What's behind the Cruz/Rubio immigration fight?
Willie Grace | 12/17/2015, 12:15 p.m.
WASHINGTON (CNN) -- Marco Rubio and Ted Cruz are steadily ramping up their attacks on each other's immigration records, especially as the two Republican presidential candidates are rising in the polls and increasingly on a collision course to take on front-runner Donald Trump.
But the seeds of their tussle were planted years ago in the Capitol, when both freshmen senators were on opposite sides of the immigration battle.
The issue that is front-and-center for both candidates. Sons of Cuban immigrants, the 44-year-old Republican stars are running for president at a time when the GOP is trying to make inroads with Hispanic voters. But they are also running against Trump, who is dominating polls partially because of his hardline stance on immigration, including building a wall on the border with Mexico and banning all Muslim travel to the U.S.
Here's a look at the Rubio-Cruz immigration showdown:
What are they fighting about?
Rubio's leadership on the 2013 bipartisan Gang of Eight comprehensive immigration reform bill is widely viewed as a potential hurdle as he pursues the GOP presidential nomination.
The bill, in addition to border security measures, would have created a pathway to citizenship for undocumented immigrants in the U.S. if they met certain criteria and paid a tax penalty.
Cruz, however, joined the chorus of conservative critics of the Gang of Eight bill. He decried the path to citizenship as "amnesty" and cemented his reputation as a hardliner on immigration.
Rubio, facing immense pressure from the right and the reality that the GOP-controlled House was not even going to vote on the measure, began walking back his support soon after it passed the Senate.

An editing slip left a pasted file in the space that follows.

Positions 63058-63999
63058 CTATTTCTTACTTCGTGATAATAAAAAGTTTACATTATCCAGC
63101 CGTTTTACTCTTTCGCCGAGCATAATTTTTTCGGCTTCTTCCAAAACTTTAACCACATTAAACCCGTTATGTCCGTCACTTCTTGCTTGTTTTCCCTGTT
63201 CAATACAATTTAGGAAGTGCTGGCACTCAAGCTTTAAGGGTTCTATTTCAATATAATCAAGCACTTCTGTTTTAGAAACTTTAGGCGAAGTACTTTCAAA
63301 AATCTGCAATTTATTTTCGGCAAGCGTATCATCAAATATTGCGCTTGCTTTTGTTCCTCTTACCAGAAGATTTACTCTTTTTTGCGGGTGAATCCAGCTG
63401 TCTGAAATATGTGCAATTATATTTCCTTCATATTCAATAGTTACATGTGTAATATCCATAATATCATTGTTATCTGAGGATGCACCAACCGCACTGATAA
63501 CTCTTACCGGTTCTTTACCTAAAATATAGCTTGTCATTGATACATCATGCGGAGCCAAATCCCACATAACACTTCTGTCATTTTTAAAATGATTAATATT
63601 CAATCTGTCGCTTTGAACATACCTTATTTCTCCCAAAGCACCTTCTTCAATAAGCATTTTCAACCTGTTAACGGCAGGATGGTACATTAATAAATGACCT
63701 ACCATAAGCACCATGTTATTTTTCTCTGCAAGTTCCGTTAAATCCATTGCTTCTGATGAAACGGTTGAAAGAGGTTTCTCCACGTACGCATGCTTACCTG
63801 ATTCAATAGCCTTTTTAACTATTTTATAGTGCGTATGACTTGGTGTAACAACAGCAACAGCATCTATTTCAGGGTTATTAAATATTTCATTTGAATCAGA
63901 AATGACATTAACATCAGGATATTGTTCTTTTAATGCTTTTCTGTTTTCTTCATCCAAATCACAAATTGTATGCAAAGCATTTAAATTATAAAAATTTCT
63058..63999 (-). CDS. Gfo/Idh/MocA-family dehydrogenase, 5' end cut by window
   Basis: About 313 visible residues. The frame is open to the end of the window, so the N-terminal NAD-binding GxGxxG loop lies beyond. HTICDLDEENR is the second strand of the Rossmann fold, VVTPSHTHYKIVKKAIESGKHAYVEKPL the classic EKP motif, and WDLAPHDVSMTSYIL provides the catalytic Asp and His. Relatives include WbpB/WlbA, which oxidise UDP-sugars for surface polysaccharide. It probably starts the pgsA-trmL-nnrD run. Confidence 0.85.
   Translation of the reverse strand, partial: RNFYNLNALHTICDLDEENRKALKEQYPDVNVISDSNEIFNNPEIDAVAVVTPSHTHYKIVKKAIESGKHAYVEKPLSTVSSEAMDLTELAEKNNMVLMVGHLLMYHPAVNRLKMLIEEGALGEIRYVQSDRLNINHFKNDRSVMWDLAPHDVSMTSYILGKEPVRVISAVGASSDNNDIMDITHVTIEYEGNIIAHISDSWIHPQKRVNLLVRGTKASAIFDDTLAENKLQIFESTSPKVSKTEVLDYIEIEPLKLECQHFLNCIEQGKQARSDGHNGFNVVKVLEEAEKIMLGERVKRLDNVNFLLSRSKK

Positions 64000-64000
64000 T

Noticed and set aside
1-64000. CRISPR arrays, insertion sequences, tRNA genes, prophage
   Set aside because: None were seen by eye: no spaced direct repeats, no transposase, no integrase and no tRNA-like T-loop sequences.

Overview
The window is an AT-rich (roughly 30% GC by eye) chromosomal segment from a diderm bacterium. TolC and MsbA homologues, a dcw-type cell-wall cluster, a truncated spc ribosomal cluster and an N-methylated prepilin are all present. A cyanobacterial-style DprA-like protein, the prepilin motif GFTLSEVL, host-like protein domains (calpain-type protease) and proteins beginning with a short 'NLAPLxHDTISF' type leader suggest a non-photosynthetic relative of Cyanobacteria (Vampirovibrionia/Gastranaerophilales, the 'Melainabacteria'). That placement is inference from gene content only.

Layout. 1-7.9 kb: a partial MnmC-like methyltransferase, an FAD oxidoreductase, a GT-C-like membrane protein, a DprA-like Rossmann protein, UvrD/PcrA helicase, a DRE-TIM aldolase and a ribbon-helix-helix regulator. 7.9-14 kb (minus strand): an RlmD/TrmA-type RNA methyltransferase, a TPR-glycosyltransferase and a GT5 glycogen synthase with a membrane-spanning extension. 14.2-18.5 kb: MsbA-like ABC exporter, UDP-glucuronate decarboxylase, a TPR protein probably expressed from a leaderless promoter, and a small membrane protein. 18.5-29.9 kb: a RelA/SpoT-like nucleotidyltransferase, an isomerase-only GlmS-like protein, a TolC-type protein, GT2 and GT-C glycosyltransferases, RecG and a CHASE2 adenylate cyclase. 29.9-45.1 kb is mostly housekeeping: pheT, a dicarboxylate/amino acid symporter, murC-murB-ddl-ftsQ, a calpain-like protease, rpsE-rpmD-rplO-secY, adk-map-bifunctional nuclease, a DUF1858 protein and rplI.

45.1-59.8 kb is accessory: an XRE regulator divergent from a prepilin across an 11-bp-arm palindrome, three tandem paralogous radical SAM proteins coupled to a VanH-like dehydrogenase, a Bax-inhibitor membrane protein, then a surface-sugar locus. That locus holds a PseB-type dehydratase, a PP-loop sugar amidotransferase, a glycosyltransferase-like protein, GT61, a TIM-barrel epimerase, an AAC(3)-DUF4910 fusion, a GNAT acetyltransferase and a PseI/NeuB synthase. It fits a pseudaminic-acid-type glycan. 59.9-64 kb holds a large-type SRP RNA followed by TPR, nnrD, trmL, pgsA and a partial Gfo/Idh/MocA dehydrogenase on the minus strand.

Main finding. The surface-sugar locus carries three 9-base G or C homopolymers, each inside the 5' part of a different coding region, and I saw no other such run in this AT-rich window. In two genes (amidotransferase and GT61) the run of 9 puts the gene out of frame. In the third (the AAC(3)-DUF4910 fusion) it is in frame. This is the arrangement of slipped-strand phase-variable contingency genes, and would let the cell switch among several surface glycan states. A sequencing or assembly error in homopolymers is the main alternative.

But Cruz's record with the bill is a bit more complicated than outright opposition: He offered a handful of amendments that would have removed the pathway to citizenship and streamlined visa programs.
Where does Rubio stand now?
The Florida senator was not only an author of the controversial bill, but also waged a dedicated public relations campaign to sell it to conservative media outlets.
But as it increasingly became clear it was dead on arrival in the House and despite delivering an impassioned floor speech in late June 2013, by October, Rubio had significantly changed his approach. He began advocating for piecemeal reform -- beginning with border security -- as opposed to comprehensive legislation like the bill he initially helped to author.
"I think it gets easier to address that issue if we deal with some of the other issues first and that's why I've favored the sequential, individual bills," Rubio said on CNN in October 2013. "I think if people have real confidence that the law is being enforced, that we're not going to have this problem again, that there's real border security, I think you buy yourself more space and more flexibility in finally dealing with those that are here illegally."
Rubio has more or less maintained that position since.
"Immigration is not an issue that I read about ... it's an issue I've lived around my whole life. My family are immigrants. My wife's family are immigrants. All of my neighbors are immigrants," Rubio said Tuesday in the GOP debate.